A voter walks into the polling place at Robertson Honda car dealership to cast his ballot in the presidential elections on November 6, 2012 in Los Angeles, Calif.   - 

Donations to public society benefit include giving to organizations who work with voter education, civil rights, civil liberties, consumer rights and community and economic development.  According to the University of Indiana's Lilly Family School of Philanthropy, charitable donations towards causes falling in this category increased by more than 5 percent between 2011 and 2012.  

In 2012, a lot of the donations in this category went towards helping communities in New York and New Jersey recover after Hurricane Sandy. 

 When compared to other categories of charitable giving, public society benefit has seen the most positive growth in the past two years.  Between 2010 and 2012, donations to public society benefit grew by over 11 percent. 

How do you give?

As part of our special series on philanthropy and charitable giving in the United States we’re taking a look at a few things: Where did our strong history of philanthropy come from? What are the economic ramifications of how Americans give?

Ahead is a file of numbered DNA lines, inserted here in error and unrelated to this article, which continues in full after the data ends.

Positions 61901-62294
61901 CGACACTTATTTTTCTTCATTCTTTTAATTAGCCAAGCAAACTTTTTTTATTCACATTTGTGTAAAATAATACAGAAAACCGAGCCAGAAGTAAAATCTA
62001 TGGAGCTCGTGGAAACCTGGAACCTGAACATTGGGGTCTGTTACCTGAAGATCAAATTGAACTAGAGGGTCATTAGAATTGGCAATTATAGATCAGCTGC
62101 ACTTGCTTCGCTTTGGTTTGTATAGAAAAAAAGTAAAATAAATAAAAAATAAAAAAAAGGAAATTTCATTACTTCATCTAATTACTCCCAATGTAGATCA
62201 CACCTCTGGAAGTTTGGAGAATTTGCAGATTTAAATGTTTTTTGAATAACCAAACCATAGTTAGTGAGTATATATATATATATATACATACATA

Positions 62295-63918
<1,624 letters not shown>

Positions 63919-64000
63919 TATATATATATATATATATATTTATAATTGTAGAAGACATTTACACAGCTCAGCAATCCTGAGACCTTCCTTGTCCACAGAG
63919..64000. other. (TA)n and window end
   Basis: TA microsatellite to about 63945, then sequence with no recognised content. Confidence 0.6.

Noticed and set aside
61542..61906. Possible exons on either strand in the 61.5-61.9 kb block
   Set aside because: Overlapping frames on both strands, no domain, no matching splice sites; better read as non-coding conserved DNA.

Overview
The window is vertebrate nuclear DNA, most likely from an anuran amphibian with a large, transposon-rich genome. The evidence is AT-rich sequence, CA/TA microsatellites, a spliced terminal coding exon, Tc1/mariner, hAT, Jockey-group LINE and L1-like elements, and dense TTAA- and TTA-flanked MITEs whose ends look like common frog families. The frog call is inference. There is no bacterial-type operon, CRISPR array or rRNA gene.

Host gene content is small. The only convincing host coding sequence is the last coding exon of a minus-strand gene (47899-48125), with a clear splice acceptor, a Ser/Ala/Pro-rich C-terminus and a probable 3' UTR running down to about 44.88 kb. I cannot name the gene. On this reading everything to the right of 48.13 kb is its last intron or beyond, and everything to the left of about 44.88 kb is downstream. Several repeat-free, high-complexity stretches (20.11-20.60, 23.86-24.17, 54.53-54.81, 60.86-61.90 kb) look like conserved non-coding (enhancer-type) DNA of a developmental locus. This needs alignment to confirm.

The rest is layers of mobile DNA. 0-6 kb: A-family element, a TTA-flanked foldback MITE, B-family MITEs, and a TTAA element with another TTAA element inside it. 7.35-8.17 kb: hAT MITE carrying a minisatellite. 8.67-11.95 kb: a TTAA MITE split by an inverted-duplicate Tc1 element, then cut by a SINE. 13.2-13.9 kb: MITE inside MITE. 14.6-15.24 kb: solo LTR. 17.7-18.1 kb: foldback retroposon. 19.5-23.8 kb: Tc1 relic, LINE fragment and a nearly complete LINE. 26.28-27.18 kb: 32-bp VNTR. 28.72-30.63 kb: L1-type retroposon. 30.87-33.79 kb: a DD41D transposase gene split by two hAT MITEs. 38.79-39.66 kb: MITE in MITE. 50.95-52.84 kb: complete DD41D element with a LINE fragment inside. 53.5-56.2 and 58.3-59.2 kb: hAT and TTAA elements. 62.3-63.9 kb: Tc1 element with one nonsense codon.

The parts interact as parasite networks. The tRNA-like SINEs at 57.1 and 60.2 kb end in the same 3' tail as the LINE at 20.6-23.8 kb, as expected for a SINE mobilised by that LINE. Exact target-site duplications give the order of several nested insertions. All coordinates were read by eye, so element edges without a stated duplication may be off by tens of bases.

As part of the reporting we’re looking back at the history of some of the biggest philanthropists in U.S. history. John D. Rockefeller, Andrew Carnegie, Bill and Melinda Gates, Warren Buffett.

In gauging how important those folks are we would also like to know how the average person gives.

 What inspires you to give money to your local charity? Do you see philanthropy as time spent on a cause or money spent supporting it? We want to know!

 We'll use your answers to support future reporting on how people give.

Click here to get started!



Follow John Ketchum at @ketchcast